How the categorization is done may drastically change the picture.
Do we look at 32 bit and 64 bits only? Or we are looking at the whole spectrum.
How do we define supplier? Does supplier require to be able to fabricate? Does supplier require to supply to another company other than itself?
Nonetheless, the trend may give us an insight that the age of x86 domination is fading.
That's a good question! When TSMC ramps up production of Apple processors we will need to look at what makes the most sense. Do you call Apple a "supplier" of MPUs (supplying to itself?) or do you put those sales under a pure-play foundry such as TSMC and list TSMC as an MPU supplier? One thing for certain, these Apple MPU sales will need to go to TSMC or Apple or they won't be counted at all, and that really isn't an option.
Hi Bill, Apple is designing their own MPU now for some time, how will you handle when they start using tsmc instead of samsung?
Similarly other folks like Nvidia who are starting to directly sell products (shield w/ tegra4), will these parts be calculated back to TSMC?
When TSMC and Samsung catch intel in terms of process technology, due in part to intel slowing, then it becomes a capacity and yield game (read: unit price).
Intel is building factories at amazing pace all of a sudden, and I can guess this is why. But I bet Samsung and TSMC can build bigger/ faster...and not upset their shareholders in the process.
and MPU market gets more interesting
My friend at Intel just passed on info that new
CEO did a major re-organization this week
Problem is 22nm Silver mount is very late and uncompetitive and has no meaningful Smartphone design wins.
14 technology is also very late and design will not ship on time and could be 1 year late
After toying with the idea of listing Apple separately, the bottom line is that Apple is not an MPU supplier, they are an end user. As you mention, all of the fabless suppliers re-sell their MPUs and are correctly included as suppliers.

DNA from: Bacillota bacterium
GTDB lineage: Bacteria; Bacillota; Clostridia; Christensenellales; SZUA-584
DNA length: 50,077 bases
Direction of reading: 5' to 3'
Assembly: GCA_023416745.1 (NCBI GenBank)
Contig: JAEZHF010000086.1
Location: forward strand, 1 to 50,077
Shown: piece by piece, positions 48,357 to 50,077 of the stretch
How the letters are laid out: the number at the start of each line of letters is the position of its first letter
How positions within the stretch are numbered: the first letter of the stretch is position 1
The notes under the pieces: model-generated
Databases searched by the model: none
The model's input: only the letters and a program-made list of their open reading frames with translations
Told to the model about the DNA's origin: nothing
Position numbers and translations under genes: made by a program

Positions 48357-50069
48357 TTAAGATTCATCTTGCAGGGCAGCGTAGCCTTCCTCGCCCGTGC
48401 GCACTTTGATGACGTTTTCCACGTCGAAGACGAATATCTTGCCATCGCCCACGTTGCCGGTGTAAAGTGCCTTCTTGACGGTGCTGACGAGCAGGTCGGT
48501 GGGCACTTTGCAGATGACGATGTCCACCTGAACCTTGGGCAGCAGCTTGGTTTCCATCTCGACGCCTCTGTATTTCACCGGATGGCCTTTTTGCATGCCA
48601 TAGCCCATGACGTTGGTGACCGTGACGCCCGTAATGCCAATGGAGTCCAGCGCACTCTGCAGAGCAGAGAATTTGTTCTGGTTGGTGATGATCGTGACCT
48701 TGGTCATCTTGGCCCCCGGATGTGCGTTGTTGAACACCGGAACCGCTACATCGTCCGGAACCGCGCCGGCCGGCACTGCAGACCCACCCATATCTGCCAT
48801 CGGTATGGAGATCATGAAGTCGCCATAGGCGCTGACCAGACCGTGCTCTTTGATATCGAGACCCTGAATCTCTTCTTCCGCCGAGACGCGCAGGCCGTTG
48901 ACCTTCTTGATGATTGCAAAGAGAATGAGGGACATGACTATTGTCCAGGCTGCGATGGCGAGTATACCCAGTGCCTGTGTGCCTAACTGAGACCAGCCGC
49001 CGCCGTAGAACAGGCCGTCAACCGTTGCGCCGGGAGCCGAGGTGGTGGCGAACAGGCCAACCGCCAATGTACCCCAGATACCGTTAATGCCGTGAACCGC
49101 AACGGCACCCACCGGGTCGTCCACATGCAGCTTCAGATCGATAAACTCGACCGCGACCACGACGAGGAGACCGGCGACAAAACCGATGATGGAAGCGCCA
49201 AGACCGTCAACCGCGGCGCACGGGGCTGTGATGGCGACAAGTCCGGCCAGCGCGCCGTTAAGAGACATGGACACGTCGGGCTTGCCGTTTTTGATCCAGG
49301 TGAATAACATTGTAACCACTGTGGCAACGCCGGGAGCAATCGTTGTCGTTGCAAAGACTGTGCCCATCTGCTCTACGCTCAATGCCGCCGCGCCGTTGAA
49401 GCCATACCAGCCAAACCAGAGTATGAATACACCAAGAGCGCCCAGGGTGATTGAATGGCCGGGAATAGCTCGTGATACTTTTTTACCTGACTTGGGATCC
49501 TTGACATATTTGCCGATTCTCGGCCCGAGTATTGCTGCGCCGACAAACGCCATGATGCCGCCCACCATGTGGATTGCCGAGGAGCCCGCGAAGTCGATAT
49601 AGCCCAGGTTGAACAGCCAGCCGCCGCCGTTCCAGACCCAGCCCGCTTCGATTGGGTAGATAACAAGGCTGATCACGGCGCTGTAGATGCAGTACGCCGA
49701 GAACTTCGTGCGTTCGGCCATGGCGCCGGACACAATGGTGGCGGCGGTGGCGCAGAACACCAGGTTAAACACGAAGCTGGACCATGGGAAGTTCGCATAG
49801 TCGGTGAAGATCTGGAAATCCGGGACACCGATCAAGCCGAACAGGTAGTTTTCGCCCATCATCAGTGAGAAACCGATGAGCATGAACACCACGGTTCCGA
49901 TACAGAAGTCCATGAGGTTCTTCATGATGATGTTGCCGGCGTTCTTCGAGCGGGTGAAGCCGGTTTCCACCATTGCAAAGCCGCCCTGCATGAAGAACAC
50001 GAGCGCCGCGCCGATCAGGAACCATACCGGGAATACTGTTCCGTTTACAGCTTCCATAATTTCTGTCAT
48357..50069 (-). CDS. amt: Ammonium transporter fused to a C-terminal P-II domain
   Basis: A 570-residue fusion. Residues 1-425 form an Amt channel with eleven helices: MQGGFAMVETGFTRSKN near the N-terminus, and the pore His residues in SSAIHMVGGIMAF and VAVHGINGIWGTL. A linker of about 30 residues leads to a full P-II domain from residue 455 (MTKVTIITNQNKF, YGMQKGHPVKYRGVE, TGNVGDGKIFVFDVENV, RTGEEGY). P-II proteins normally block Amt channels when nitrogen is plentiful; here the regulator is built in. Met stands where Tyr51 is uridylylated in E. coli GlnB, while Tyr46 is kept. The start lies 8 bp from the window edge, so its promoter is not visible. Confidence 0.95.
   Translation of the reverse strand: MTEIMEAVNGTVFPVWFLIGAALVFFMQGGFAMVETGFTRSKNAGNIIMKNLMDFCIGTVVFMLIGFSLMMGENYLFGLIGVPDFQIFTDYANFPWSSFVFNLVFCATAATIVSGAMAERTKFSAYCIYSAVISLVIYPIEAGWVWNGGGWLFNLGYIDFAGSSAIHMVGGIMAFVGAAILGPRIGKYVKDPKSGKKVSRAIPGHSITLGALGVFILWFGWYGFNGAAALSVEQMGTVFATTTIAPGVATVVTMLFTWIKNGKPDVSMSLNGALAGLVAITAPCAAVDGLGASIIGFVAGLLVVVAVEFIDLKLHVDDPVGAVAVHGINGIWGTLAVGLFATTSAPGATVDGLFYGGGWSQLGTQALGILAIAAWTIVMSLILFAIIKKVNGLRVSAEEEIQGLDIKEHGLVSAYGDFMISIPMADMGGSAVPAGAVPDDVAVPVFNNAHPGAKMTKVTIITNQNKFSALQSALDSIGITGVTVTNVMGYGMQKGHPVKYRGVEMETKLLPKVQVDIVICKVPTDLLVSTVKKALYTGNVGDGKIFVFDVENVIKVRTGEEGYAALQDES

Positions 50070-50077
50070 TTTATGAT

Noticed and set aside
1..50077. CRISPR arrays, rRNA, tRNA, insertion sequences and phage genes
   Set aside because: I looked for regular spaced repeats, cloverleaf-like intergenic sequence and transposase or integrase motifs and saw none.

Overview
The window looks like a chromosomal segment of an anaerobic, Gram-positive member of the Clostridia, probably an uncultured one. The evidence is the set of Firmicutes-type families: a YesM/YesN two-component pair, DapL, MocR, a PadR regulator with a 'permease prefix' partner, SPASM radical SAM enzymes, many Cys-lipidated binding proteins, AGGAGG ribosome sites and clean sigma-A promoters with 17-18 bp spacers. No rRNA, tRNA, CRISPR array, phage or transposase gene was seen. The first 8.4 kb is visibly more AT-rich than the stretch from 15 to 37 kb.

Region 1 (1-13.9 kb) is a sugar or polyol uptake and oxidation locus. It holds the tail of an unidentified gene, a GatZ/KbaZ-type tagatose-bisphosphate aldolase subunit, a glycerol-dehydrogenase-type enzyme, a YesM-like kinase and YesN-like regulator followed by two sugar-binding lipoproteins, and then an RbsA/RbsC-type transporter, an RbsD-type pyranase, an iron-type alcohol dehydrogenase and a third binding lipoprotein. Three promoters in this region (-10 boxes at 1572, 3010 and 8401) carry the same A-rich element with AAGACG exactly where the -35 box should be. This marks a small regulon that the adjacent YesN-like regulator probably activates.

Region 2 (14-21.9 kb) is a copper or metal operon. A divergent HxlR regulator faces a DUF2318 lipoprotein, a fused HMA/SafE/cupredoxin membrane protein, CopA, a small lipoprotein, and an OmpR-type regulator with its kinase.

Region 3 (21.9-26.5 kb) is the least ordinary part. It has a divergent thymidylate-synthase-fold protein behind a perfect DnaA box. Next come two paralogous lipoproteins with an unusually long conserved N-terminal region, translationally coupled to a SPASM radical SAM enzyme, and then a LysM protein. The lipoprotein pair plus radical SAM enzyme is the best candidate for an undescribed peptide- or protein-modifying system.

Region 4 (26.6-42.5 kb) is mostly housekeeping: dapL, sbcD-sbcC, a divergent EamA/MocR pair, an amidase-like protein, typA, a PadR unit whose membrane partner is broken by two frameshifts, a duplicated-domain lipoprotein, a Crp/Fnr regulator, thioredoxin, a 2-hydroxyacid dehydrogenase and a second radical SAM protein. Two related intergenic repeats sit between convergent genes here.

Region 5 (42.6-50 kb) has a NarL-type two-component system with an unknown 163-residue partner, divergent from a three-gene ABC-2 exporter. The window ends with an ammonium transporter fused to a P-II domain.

The Samsung/Apple case is an example of why not all foundry sales should be excluded when attempting to create marketshare data. With most of Samsung's sales sold to Apple, since Apple does not re-sell these devices, counting these foundry sales as Samsung MPU sales does not introduce double counting.
It should be noted that of the $32 billion in 2012 pure-play foundry sales from TSMC, GF, UMC, etc., only $200 million was to system houses like Apple.
Althought I could argue for same reason, AMD should not be listed on this one, but also complicated since AMD doesn't manufacture (ie GF, TSMC), but also acts as reseller to customer other than themself.
What are the engineering and design challenges in creating successful IoT devices? These devices are usually small, resource-constrained electronics designed to sense, collect, send, and/or interpret data. Some of the devices need to be smart enough to act upon data in real time, 24/7. Are the design challenges the same as with embedded systems, but with a little developer- and IT-skills added in? What do engineers need to know? Rick Merritt talks with two experts about the tools and best options for designing IoT devices in 2016. Specifically the guests will discuss sensors, security, and lessons from IoT deployments.